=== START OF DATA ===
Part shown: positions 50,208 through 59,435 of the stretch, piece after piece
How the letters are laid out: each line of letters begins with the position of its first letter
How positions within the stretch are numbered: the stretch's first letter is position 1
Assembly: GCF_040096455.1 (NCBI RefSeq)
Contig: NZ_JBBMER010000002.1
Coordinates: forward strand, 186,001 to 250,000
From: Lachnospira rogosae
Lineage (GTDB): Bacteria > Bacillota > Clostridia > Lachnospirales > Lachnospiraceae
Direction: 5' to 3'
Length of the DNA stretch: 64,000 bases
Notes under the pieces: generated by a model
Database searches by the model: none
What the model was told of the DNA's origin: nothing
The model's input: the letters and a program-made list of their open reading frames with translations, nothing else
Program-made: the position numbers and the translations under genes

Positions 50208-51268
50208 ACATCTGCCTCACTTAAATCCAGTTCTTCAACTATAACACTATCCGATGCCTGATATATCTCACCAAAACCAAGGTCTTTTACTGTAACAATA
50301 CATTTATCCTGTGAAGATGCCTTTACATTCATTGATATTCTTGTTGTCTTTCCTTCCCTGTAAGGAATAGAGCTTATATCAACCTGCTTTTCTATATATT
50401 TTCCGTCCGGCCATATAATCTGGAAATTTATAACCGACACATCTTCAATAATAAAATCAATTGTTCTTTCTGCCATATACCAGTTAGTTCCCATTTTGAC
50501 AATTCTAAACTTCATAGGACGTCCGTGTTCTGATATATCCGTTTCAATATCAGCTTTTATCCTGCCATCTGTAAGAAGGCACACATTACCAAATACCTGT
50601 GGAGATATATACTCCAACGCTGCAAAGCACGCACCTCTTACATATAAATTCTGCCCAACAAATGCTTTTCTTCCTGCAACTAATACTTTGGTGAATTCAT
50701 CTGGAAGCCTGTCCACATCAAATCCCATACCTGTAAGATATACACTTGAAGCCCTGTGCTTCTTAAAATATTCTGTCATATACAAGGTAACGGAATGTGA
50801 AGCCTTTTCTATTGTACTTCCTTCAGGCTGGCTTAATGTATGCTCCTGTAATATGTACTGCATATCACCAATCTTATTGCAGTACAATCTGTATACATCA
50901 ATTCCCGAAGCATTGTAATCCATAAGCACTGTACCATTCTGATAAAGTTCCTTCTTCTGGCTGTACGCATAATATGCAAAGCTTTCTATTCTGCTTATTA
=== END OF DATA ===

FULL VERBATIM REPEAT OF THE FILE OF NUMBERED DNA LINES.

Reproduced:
Part shown: positions 50,208 through 59,435 of the stretch, piece after piece
How the letters are laid out: each line of letters begins with the position of its first letter
How positions within the stretch are numbered: the stretch's first letter is position 1
Assembly: GCF_040096455.1 (NCBI RefSeq)
Contig: NZ_JBBMER010000002.1
Coordinates: forward strand, 186,001 to 250,000
From: Lachnospira rogosae
Lineage (GTDB): Bacteria > Bacillota > Clostridia > Lachnospirales > Lachnospiraceae
Direction: 5' to 3'
Length of the DNA stretch: 64,000 bases
Notes under the pieces: generated by a model
Database searches by the model: none
What the model was told of the DNA's origin: nothing
The model's input: the letters and a program-made list of their open reading frames with translations, nothing else
Program-made: the position numbers and the translations under genes

Positions 50208-51268
50208 ACATCTGCCTCACTTAAATCCAGTTCTTCAACTATAACACTATCCGATGCCTGATATATCTCACCAAAACCAAGGTCTTTTACTGTAACAATA
50301 CATTTATCCTGTGAAGATGCCTTTACATTCATTGATATTCTTGTTGTCTTTCCTTCCCTGTAAGGAATAGAGCTTATATCAACCTGCTTTTCTATATATT
50401 TTCCGTCCGGCCATATAATCTGGAAATTTATAACCGACACATCTTCAATAATAAAATCAATTGTTCTTTCTGCCATATACCAGTTAGTTCCCATTTTGAC
50501 AATTCTAAACTTCATAGGACGTCCGTGTTCTGATATATCCGTTTCAATATCAGCTTTTATCCTGCCATCTGTAAGAAGGCACACATTACCAAATACCTGT
50601 GGAGATATATACTCCAACGCTGCAAAGCACGCACCTCTTACATATAAATTCTGCCCAACAAATGCTTTTCTTCCTGCAACTAATACTTTGGTGAATTCAT
50701 CTGGAAGCCTGTCCACATCAAATCCCATACCTGTAAGATATACACTTGAAGCCCTGTGCTTCTTAAAATATTCTGTCATATACAAGGTAACGGAATGTGA
50801 AGCCTTTTCTATTGTACTTCCTTCAGGCTGGCTTAATGTATGCTCCTGTAATATGTACTGCATATCACCAATCTTATTGCAGTACAATCTGTATACATCA
50901 ATTCCCGAAGCATTGTAATCCATAAGCACTGTACCATTCTGATAAAGTTCCTTCTTCTGGCTGTACGCATAATATGCAAAGCTTTCTATTCTGCTTATTA